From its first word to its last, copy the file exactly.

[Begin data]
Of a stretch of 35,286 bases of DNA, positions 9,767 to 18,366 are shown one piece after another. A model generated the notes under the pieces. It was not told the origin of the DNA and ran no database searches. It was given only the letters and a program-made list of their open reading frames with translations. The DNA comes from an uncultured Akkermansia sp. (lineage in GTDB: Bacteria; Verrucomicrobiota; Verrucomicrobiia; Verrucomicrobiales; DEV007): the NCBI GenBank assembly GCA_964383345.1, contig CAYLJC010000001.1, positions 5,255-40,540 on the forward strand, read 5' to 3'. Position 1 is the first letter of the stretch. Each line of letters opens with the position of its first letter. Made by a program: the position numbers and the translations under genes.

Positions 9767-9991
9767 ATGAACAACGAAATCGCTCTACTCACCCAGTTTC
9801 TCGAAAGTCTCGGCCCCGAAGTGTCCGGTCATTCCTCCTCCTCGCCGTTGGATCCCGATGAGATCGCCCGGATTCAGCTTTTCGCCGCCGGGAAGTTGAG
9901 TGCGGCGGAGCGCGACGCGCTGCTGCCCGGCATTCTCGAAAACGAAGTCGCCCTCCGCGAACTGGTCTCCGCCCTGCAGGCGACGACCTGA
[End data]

Of a stretch of 35,286 bases of DNA, positions 9,767 to 18,366 are shown one piece after another. A model generated the notes under the pieces. It was not told the origin of the DNA and ran no database searches. It was given only the letters and a program-made list of their open reading frames with translations. The DNA comes from an uncultured Akkermansia sp. (lineage in GTDB: Bacteria; Verrucomicrobiota; Verrucomicrobiia; Verrucomicrobiales; DEV007): the NCBI GenBank assembly GCA_964383345.1, contig CAYLJC010000001.1, positions 5,255-40,540 on the forward strand, read 5' to 3'. Position 1 is the first letter of the stretch. Each line of letters opens with the position of its first letter. Made by a program: the position numbers and the translations under genes.

Positions 9767-9991
9767 ATGAACAACGAAATCGCTCTACTCACCCAGTTTC
9801 TCGAAAGTCTCGGCCCCGAAGTGTCCGGTCATTCCTCCTCCTCGCCGTTGGATCCCGATGAGATCGCCCGGATTCAGCTTTTCGCCGCCGGGAAGTTGAG
9901 TGCGGCGGAGCGCGACGCGCTGCTGCCCGGCATTCTCGAAAACGAAGTCGCCCTCCGCGAACTGGTCTCCGCCCTGCAGGCGACGACCTGA